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1.
Molecules ; 26(15)2021 Jul 29.
Artigo em Inglês | MEDLINE | ID: mdl-34361731

RESUMO

Strigolactones (SLs) are a class of sesquiterpenoid plant hormones that play a role in the response of plants to various biotic and abiotic stresses. When released into the rhizosphere, they are perceived by both beneficial symbiotic mycorrhizal fungi and parasitic plants. Due to their multiple roles, SLs are potentially interesting agricultural targets. Indeed, the use of SLs as agrochemicals can favor sustainable agriculture via multiple mechanisms, including shaping root architecture, promoting ideal branching, stimulating nutrient assimilation, controlling parasitic weeds, mitigating drought and enhancing mycorrhization. Moreover, over the last few years, a number of studies have shed light onto the effects exerted by SLs on human cells and on their possible applications in medicine. For example, SLs have been demonstrated to play a key role in the control of pathways related to apoptosis and inflammation. The elucidation of the molecular mechanisms behind their action has inspired further investigations into their effects on human cells and their possible uses as anti-cancer and antimicrobial agents.


Assuntos
Antineoplásicos/farmacologia , Compostos Heterocíclicos com 3 Anéis/farmacologia , Lactonas/farmacologia , Micorrizas/metabolismo , Reguladores de Crescimento de Plantas/farmacologia , Plantas/metabolismo , Sesquiterpenos/farmacologia , Adaptação Fisiológica , Agricultura/métodos , Agroquímicos/isolamento & purificação , Agroquímicos/metabolismo , Agroquímicos/farmacologia , Antibacterianos/biossíntese , Antibacterianos/isolamento & purificação , Antibacterianos/farmacologia , Antineoplásicos/isolamento & purificação , Antineoplásicos/metabolismo , Apoptose/efeitos dos fármacos , Compostos Heterocíclicos com 3 Anéis/isolamento & purificação , Compostos Heterocíclicos com 3 Anéis/metabolismo , Humanos , Inflamação/prevenção & controle , Lactonas/isolamento & purificação , Lactonas/metabolismo , Micorrizas/química , Neoplasias/tratamento farmacológico , Patentes como Assunto , Reguladores de Crescimento de Plantas/biossíntese , Reguladores de Crescimento de Plantas/isolamento & purificação , Plantas/química , Sesquiterpenos/isolamento & purificação , Sesquiterpenos/metabolismo , Estresse Fisiológico , Controle de Plantas Daninhas/métodos
2.
PLoS One ; 16(7): e0253878, 2021.
Artigo em Inglês | MEDLINE | ID: mdl-34283857

RESUMO

Chromium toxicity is a major problem in agricultural soils that negatively affects a plant's metabolic activities. It reduces biochemical and antioxidant defence system's activities. In search of the solution to this problem a two-year pot experiment (completely randomized design with three replications), in three genetically different varieties of sorghum (SSG 59-3, HJ 513 and HJ 541) under Cr toxicity (2 and 4 ppm) was conducted to determine the effect of glycine betaine (50 and 100mM) and Arbuscular mycorrhizal fungi (AMF) on the antioxidant system (enzymes viz. superoxide dismutase, ascorbate peroxidase, catalase, glutathione reductase, peroxidase and metabolites viz. glutathione, ascorbate, proline, ß-carotene) along with Cr accumulation and indices of oxidative stress parameters (polyphenol oxidase, hydrogen peroxide and malondialdehyde) at two growth stages (vegetative and grain filling). According to results; Cr stress (2 & 4 ppm) increased its accumulation and indices of oxidative stresses significantly (p≤0.05) in all varieties of sorghum at both growth stages. However, soil application of glycine betaine (GB) and AMF decreased Cr accumulation and indices of oxidative stress by increasing antioxidant enzymes and metabolites activities at both growth stages in all varieties. The combination of 100mM GB with AMF was observed most significant (p≤0.05) in decreasing oxidative stress and improved the antioxidant system's activities. The SSG 59-3 cultivar showed the lowest Cr accumulation (1.60 and 8.61 ppm), indices of oxidative stress and highest antioxidant system's activity among these three cultivars at both growth stages. Thus, SSG 59-3 was found most tolerant cultivars followed by HJ 513 and then HJ 541. These findings suggest that both GB and AMF, either individually or combined can play a positive role to reduce oxidative stress and increased antioxidant attributes under Cr toxicity in sorghum.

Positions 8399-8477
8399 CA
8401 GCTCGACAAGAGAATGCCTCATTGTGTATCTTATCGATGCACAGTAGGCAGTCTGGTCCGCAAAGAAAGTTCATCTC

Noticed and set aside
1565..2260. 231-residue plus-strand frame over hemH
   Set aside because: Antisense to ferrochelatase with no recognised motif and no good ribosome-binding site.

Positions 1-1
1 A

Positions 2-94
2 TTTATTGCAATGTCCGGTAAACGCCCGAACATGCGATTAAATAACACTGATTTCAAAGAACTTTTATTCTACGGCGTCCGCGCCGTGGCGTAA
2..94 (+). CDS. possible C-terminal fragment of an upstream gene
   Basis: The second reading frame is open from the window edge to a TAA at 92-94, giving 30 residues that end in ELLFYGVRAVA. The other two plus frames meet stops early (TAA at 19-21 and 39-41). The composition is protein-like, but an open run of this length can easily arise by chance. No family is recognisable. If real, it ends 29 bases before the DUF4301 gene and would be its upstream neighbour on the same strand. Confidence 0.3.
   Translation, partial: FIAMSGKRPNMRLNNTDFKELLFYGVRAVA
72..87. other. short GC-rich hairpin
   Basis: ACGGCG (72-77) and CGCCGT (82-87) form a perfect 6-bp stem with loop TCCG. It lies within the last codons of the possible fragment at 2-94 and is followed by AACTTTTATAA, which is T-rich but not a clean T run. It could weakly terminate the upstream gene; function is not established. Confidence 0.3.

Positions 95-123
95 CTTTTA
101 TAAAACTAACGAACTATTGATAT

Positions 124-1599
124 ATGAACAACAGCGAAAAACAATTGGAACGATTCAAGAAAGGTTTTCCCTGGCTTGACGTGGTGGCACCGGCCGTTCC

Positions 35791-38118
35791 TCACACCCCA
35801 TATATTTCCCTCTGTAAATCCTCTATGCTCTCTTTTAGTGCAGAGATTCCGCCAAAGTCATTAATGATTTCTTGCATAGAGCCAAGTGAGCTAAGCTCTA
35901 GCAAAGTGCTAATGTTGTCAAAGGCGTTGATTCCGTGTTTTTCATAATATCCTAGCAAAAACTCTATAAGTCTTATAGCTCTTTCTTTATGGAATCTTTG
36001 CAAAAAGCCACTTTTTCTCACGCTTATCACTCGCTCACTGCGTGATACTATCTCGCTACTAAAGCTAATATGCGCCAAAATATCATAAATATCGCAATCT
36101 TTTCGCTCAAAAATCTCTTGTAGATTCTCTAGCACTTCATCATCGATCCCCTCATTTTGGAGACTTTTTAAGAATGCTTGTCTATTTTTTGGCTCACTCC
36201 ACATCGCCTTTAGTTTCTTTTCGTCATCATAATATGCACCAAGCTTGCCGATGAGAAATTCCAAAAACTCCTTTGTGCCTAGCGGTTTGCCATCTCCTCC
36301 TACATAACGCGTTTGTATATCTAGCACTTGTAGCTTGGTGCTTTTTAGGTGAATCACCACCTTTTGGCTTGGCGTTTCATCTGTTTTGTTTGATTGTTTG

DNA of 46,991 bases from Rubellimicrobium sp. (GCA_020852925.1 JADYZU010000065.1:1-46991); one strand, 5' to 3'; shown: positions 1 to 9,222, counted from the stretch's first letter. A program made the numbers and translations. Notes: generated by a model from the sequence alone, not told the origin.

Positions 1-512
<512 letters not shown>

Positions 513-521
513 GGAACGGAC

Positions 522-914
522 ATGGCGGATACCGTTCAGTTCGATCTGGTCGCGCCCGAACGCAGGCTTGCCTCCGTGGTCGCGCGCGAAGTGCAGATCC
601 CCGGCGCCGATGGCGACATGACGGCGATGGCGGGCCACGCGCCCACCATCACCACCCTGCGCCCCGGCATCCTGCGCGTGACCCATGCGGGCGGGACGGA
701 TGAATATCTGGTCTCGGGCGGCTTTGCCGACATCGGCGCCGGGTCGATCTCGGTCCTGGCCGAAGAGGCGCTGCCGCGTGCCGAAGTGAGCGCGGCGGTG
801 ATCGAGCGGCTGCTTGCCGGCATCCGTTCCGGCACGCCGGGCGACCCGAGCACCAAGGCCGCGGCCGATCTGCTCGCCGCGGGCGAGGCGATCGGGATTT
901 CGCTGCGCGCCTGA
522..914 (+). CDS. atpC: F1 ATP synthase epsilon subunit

Assuntos
Antioxidantes/farmacologia , Cromo/toxicidade , Estresse Oxidativo/efeitos dos fármacos , Sorghum/efeitos dos fármacos , Betaína/farmacologia , Micorrizas/efeitos dos fármacos , Micorrizas/metabolismo , Raízes de Plantas/efeitos dos fármacos , Raízes de Plantas/microbiologia , Solo/química , Microbiologia do Solo , Sorghum/crescimento & desenvolvimento , Sorghum/microbiologia
3.
Nat Commun ; 12(1): 4431, 2021 07 21.
Artigo em Inglês | MEDLINE | ID: mdl-34290234

RESUMO

Experiments showed that biodiversity increases grassland productivity and nutrient exploitation, potentially reducing fertiliser needs. Enhancing biodiversity could improve P-use efficiency of grasslands, which is beneficial given that rock-derived P fertilisers are expected to become scarce in the future. Here, we show in a biodiversity experiment that more diverse plant communities were able to exploit P resources more completely than less diverse ones. In the agricultural grasslands that we studied, management effects either overruled or modified the driving role of plant diversity observed in the biodiversity experiment. Nevertheless, we show that greater above- (plants) and belowground (mycorrhizal fungi) biodiversity contributed to tightening the P cycle in agricultural grasslands, as reduced management intensity and the associated increased biodiversity fostered the exploitation of P resources. Our results demonstrate that promoting a high above- and belowground biodiversity has ecological (biodiversity protection) and economical (fertiliser savings) benefits. Such win-win situations for farmers and biodiversity are crucial to convince farmers of the benefits of biodiversity and thus counteract global biodiversity loss.